Monday, 9 May 2022

Skateboard upgrade

Her Indoors bought The Lad a £30 all-in-one skateboard on holiday a couple of years ago. The deck was fine - they are all the same nowadays; nice 7.5" trucks - when I was a kid they went to 6.5"

But the wheels were tiny hard things and the bearings were useless. It wouldn't even accelerate going down a modestly steep road on the caravan site. Give yourself a good push and it ground forward a few feet and then stopped again. We tried going off the ramp at the site skate park; I managed to stay upright, he fell off. The 'board was duly relegated to the shed.

I have finally got round to upgrading:
- OJ Super Juice 60mm 78A wheels - the largest and softest they had in the shop (I'm sure these used to be in orange only - they had any colour except orange. The shop doesn't stock the Kryponics Reds, which would have been my first choice), so I chose yellow. £41 a set.
- Bones REDS bearings. Bones are the industry standard at just under £20 a set, so I went one better and got the REDS. £27 a set.
- plus some 'speed washers' they had kicking around in the workshop and a three-way skateboard tool. £5.
- the bloke in the shop said there's no need to bother with spacers, and he didn't have them in stock anyway.
- to be honest, I think the trucks could do with new rubbers as well. You can only adjust between 'straight ahead' and 'wobbly' - you are supposed to be able to adjust how much they respond when you lean into a curve. I have ordered a new set from eBay for £4.

I am pleased to report that it is now disconcertingly fast, even down my garden path that drops about 2" over a 20 yard distance, and hits the house wall with a reassuring clack after you've jumped off in a panic. I'm sure all this stuff costs about the same in £s as it did in the late 1970s. Back then, this lot would have costs year's pocket money. In real terms, it's now basically free.


Lola said...

'Now basically free'. Capitalism. Doing more for less every day. Despite the best efforts of the collectivists/bureaucrats/bankers/Marxists/prodnosers etc etc.

Apparently, I have read, that across the 19th Century prices halved, quality went up exponentially and real wages increased by about a factor of 4. Then we got The Fed, WW1 and the rise of bureaucratic welfarism...

Mark Wadsworth said...

L, hooray for free market competition and innovation, as ever. That's why I put that bit in.

But I'm not sure what the Fed has to do with this. Ignoring recent blip, over the last few decades there has been the same overall fall in prices/increase in quality for most things (if you measure prices in terms of average hourly wages). Except housing of course.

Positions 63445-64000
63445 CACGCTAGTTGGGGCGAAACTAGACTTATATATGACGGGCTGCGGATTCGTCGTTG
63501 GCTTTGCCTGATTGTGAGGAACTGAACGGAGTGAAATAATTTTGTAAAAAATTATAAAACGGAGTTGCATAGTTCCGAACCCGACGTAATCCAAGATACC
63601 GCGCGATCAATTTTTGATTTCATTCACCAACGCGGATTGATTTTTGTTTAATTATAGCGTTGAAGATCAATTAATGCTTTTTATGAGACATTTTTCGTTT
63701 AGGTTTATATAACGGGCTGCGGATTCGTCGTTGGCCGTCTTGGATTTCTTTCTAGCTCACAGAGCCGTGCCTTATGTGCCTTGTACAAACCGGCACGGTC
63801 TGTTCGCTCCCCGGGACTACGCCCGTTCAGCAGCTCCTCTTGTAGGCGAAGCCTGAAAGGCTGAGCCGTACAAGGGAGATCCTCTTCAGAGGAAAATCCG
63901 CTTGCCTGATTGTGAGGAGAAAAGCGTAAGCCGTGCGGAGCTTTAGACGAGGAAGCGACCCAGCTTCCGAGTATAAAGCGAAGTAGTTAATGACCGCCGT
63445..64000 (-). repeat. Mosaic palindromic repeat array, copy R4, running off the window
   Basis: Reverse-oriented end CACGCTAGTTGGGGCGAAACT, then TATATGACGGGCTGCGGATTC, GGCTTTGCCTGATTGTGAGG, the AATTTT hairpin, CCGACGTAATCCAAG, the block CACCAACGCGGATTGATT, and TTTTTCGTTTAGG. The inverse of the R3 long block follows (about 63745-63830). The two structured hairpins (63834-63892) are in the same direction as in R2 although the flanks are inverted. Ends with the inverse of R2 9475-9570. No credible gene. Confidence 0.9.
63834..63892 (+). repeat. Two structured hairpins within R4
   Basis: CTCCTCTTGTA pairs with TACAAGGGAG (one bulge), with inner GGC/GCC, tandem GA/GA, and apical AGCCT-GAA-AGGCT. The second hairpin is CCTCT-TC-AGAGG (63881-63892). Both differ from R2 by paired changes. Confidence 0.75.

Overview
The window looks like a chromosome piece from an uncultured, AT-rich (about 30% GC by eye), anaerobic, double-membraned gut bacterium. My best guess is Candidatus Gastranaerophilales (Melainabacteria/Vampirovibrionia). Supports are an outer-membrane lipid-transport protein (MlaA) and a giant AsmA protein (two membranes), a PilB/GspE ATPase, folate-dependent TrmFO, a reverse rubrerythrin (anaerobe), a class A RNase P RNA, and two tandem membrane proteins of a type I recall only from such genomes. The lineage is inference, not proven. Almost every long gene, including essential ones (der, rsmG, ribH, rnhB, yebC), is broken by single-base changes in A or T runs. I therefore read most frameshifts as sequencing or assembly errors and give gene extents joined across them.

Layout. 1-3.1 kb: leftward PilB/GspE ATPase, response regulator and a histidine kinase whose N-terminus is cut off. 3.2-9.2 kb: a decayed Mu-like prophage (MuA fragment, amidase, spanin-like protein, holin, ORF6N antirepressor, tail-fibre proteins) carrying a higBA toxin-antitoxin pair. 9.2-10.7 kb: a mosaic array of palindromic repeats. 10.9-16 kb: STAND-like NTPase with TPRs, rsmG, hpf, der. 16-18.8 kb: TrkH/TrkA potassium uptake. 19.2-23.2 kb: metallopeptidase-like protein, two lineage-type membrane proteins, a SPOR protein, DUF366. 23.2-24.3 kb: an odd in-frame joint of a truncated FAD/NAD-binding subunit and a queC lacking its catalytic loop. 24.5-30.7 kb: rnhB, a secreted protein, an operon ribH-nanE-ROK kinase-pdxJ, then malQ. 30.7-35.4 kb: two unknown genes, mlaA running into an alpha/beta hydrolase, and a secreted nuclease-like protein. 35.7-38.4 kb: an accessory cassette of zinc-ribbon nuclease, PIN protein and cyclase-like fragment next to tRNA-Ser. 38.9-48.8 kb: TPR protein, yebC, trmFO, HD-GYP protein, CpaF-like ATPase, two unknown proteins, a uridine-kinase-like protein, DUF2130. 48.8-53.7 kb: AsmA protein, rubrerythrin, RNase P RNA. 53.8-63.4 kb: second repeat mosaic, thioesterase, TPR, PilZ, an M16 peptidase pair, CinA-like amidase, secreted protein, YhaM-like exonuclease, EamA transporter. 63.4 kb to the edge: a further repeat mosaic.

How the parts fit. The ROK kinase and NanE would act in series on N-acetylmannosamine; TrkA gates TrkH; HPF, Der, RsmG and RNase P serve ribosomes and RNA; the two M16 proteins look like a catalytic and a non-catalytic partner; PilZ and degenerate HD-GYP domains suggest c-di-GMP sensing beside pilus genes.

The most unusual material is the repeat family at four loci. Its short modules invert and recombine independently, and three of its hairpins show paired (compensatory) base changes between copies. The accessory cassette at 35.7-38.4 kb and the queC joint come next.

Lola said...

Fed founded in 1913. Specifically to bail out bankers at the public's expense. It's all gone downhill since...:-(

Well, the value of GBP/USD etc etc has collapsed since 1945 / 1971.

But yes, what's left of the free market has done exactly that. My favourite comparison is between and 1950's Ford Popular and a 2022 Ford Focus. Worlds apart technically. And both roughly the same price in real terms.

Bloody Keynes and his inflation / unemployment trade off cobblers.

Mark Wadsworth said...

L, yes bankster-ism is a bad thing. As is regulation-ism, Home-Owner-Ism, socialism, bureacracy and everything we moan about.

But none of this seems to stop the onward march of 'nicer stuff for less effort'. It's like magic. Imagine what we could have achieved in the absence of all those ism's. I would weep if I knew.

Lola said...

MW. That's the magic that Adam Smith was banging on about.

In my trade i already know and I'm in floods of tears - regulationism is destroying my clients wealth every second of every day.

And we have excellent test beds. Hong Kong under J J Cowperthwaite v Venezuela under Chavez, e.g.

Bayard said...

The problem with socialism is that it combines a good idea, the the more fortunate should help the less fortunate in society, with a really bad one, that there is a magic sieve that you can pass through the population that will sieve out the good guys and put them in regulatory charge of the remaining bad guys.

Scrobs. said...

Jim Callaghan had a go on one all those years ago, and look waht happened to him!

Lola said...

Bayard. It's a bit more subtle than that. A subtle as T-72. You mnissed out a few key words, thusly

"[One of] The [many unsolvable] problem[s] with socialism is that it combines a good idea, the the more fortunate should help the less fortunate in society [but then set out achieves this by coercion and ultimately always violence]....."

Bayard said...

[but then set out achieves this by coercion and ultimately always violence].

It's the need to find the right people to do the coercing that generates the fallacy of the magic sieve, I suppose. It's the same problem as people who refuse to tolerate intolerance.